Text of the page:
The India-Pakistan relationship is vulnerable to history, geography, ideology, sabotage, uncertainty and miscalculation. Ever since Pakistan launched its first war for Kashmir, within ten weeks of freedom in 1947, the corpse of good intentions has been repeatedly buried in the malignant shroud of warriors. War in all its nuanced dimensions — declared, semi-declared, undeclared — has sent even the well-meaning into the retreat of a fragile status quo.

The ideologies of India and Pakistan are at cross-purposes, if not inimical. Those invested in confrontation litter communications with barely concealed landmines. And uncertainty has always been the father of miscalculation. Legacy issues are fraught with peril. The future is hostage to a strategic ecosystem into which no less a person than a nation’s defence minister can casually drop mention of nuclear weapons. Perhaps there is a justification. A strident war cry is often fed to hawks when the leader sets off in search of a dove.

One cannot fault Pakistan’s Prime Minister Nawaz Sharif for being careful. The last time he made a bid for amity with India, he lost his job and almost his life to an army coup. His successor, General Pervez Musharraf, attempted, after some sabre-rattling, to sustain the peace process, but lost his nerve at the last minute during the most difficult day in India-Pakistan talks, at the Agra summit. Politics, and Providence, have given Nawaz Sharif a second chance. He has displayed the courage to make another effort. Experience of failure will serve both Islamabad and Delhi well as they search for success.

When the frippery of democratic fencing subsides, the intelligent jury of Indian public opinion will still have a serious question to ask: Is Prime Minister Narendra Modi’s outreach shaped by conviction?

What brought all pieces together was PM Modi’s decision to go to Pakistan in 2016 for the SAARC summit. This is what links today’s Ufa talks to the swearing-in ceremony of 2014 and the goal of a new subcontinent, energised by economic growth.

For Prime Minister Modi this is the last, but vital, building block in his vision of a resurgent SAARC that can offer prosperity to the impoverished in an environment of shared peace. The foundations were laid on the day he was sworn in, when every SAARC leader was invited to Delhi. Nawaz Sharif must have been a bit bewildered by this initiative, but he seized it. As has happened before, saboteurs intervened, but Narendra Modi was set on his course. Working with sustained pace and unprecedented effort, he strengthened India’s ties with other SAARC nations. His visits to Nepal and Bangladesh will be remembered as turning points. This could hardly have gone unnoticed in Islamabad. That old temptation of ring-fencing India with hostile neighbours was being upturned, replaced by the whisper of “SAARC-minus-one”. There were many advocates in Delhi for this option, arguing that the status quo with Pakistan was a much safer place than yet another encounter with adventure. But India’s Prime Minister was not yet ready to give up on his vision.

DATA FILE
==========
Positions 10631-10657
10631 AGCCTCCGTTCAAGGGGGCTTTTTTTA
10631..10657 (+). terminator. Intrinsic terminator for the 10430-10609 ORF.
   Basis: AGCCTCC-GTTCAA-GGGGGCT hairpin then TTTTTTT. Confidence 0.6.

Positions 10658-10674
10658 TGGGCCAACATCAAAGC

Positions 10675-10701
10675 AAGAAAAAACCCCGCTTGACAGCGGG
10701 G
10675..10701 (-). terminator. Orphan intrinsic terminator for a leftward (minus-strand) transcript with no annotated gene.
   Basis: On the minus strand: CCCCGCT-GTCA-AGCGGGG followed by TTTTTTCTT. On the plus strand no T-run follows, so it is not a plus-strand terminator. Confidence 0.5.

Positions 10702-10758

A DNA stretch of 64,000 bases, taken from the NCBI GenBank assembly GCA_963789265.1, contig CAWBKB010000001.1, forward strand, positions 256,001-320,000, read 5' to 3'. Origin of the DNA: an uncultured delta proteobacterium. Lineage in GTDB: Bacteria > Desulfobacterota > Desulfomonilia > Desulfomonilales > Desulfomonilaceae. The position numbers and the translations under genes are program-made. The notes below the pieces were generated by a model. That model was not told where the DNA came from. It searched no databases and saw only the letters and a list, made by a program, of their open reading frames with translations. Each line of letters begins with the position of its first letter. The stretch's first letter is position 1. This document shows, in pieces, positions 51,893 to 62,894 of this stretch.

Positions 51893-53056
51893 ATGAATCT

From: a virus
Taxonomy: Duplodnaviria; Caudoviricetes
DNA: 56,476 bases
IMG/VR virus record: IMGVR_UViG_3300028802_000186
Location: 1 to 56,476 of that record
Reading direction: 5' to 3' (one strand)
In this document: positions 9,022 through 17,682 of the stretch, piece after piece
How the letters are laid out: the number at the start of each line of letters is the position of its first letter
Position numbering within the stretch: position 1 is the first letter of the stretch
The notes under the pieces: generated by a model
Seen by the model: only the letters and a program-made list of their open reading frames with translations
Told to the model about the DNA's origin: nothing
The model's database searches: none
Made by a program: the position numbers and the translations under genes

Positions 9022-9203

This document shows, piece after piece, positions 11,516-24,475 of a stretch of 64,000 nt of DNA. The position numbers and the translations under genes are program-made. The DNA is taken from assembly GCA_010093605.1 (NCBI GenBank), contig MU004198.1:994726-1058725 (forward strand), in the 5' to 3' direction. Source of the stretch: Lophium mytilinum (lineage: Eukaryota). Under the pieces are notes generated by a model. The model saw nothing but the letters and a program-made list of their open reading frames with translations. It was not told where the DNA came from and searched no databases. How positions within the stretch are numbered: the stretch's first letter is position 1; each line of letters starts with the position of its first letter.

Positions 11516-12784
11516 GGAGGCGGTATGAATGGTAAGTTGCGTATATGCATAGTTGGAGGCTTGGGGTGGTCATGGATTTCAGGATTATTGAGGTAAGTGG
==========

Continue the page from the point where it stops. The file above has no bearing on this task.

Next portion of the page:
Prudence placed one condition: before he could act, he had to be confident about Pakistan’s response. In the last week of January, Subrahmanyam Jaishankar was appointed foreign secretary. In the midst of a harrowing schedule he made a very quiet trip to Islamabad. Obviously, we cannot know what transpired, but you do not have to very intelligent to guess that the ball was back in play.

The Agra summit had collapsed over the definition of terrorism. A consensus on its meaning was obviously crucial. This was achieved. As a consequence, Pakistan has agreed to expedite the trial of those accused of masterminding the Mumbai attack in 2008.

But what brought all pieces together was Prime Minister Modi’s decision to go to Pakistan in 2016 for the SAARC summit. This is what links today’s Ufa talks to the swearing-in ceremony of 2014 and the goal of a new subcontinent, energised by economic growth rather than escalating confrontation. No one in his senses believes that all problems can be solved; but they can be resolved through mutually acceptable mechanisms. There was one that had been crafted out as a follow-up to Agra, and would have been revived if Prime Minister Atal Behari Vajpayee had been re-elected in 2004.

Caution is not enough. India-Pakistan relations must always be handled with caution, precaution and, if one may coin a phrase, post-caution. If anything, the last is most vital. Saboteurs may have been temporarily finessed into silence, but they are not dead. A crucial test will lie in border stability. If borders bleed, the environment is poisoned. Both nations recognise this, and meetings have been scheduled at NSA and operational levels to minimise tension and incidents. The big, if unspoken, concern is the threat of high-voltage terrorism with all its destabilizing consequences.

The great strength of this shift towards peace is the enormous support of public opinion in both countries. The people have risen beyond the past, for they know that this is the only way to change the future.

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